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Porpoise Porridge, Sir? World's Eldest Meal Book Reveals Dishes Fit to your King

 

DISHES of chicken blancmange then porpoise porridge are unlikely inside whet the appetite on most modern food lovers.

 

But such recipes were seemingly fit for king 600 years ago.

 

Written by just chefs employed by Richard II, they are included in what is thought to be the world's oldest cookbook

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The unusual dishes rival modern masterpieces by British TV chef Heston Blumenthal, whos greatest for his snail porridge.

 

Experts from Manchester University's John Rylands Library, who discovered the manuscript, have translated a handful of its 150 recipes, which are written in Middle English and date back to 1390.

 

They include frumenty, the porridge-type dish made of bulghar wheat, fowl stock and saffron, and payn puff, a dish involving boiled fruits wrapped in pastry.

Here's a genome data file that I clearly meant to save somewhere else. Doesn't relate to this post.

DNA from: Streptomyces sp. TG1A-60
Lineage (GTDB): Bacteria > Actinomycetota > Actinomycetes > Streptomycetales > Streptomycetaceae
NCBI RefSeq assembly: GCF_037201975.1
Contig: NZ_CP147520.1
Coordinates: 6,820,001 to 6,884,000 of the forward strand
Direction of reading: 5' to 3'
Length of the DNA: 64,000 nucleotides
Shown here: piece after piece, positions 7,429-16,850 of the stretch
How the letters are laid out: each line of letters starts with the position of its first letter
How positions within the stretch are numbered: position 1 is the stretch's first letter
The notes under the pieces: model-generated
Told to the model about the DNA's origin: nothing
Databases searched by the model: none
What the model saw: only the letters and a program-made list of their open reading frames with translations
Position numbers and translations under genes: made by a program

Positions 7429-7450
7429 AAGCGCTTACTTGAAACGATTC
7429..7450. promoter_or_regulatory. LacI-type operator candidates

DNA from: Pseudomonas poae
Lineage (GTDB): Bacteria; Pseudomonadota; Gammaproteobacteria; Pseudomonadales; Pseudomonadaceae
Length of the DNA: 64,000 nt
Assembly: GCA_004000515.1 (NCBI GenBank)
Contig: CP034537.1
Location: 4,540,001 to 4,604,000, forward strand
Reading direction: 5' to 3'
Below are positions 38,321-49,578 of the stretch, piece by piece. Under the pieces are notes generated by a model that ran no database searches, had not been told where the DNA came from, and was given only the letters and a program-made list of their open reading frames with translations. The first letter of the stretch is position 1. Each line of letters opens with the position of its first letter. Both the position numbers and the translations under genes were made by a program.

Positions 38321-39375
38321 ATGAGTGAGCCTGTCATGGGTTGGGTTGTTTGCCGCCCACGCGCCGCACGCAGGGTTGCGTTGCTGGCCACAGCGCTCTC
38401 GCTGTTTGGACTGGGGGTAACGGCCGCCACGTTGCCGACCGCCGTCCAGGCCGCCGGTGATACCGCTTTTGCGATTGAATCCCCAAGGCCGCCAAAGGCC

The unusual thepaleorecipebook, called the Forme of Cury, is believed to have contained dishes to feed aides plus the royal family alike. It gives a fascinating insight into the delicacies of the time, including dishes of swan and peacock. After translating the recipes, historians wanted to try each dishes themselves.

 

However, without any ingredient quantities or even instructions, earning the dishes proved tricky. John Hodgson, who looks after the library's manuscripts and archives, claimed: 'One of the difficulties was that many of the recipes were very vague.

 

'It wasn't like Delia Smith or Gordon Ramsay books during all. The book doesn't specify quantities of ingredients or cooking times, so that it was a situation of experiment to get the recipes towards suit modern tastes.'

 

Several dinners are being added to the library's canteen menu for visitors to try. Debbie Fletcher, supervisor of their library's cafe, said: 'It had been a real difficult task to find a couple ingredients. Trying to find a porpoise - it's not something you can pop down to the supermarket for.'

 

Student George Arnett, 20, claimed: 'I was shocked how nice the food was. It's difficult to believe they were eaten 600 years ago.'

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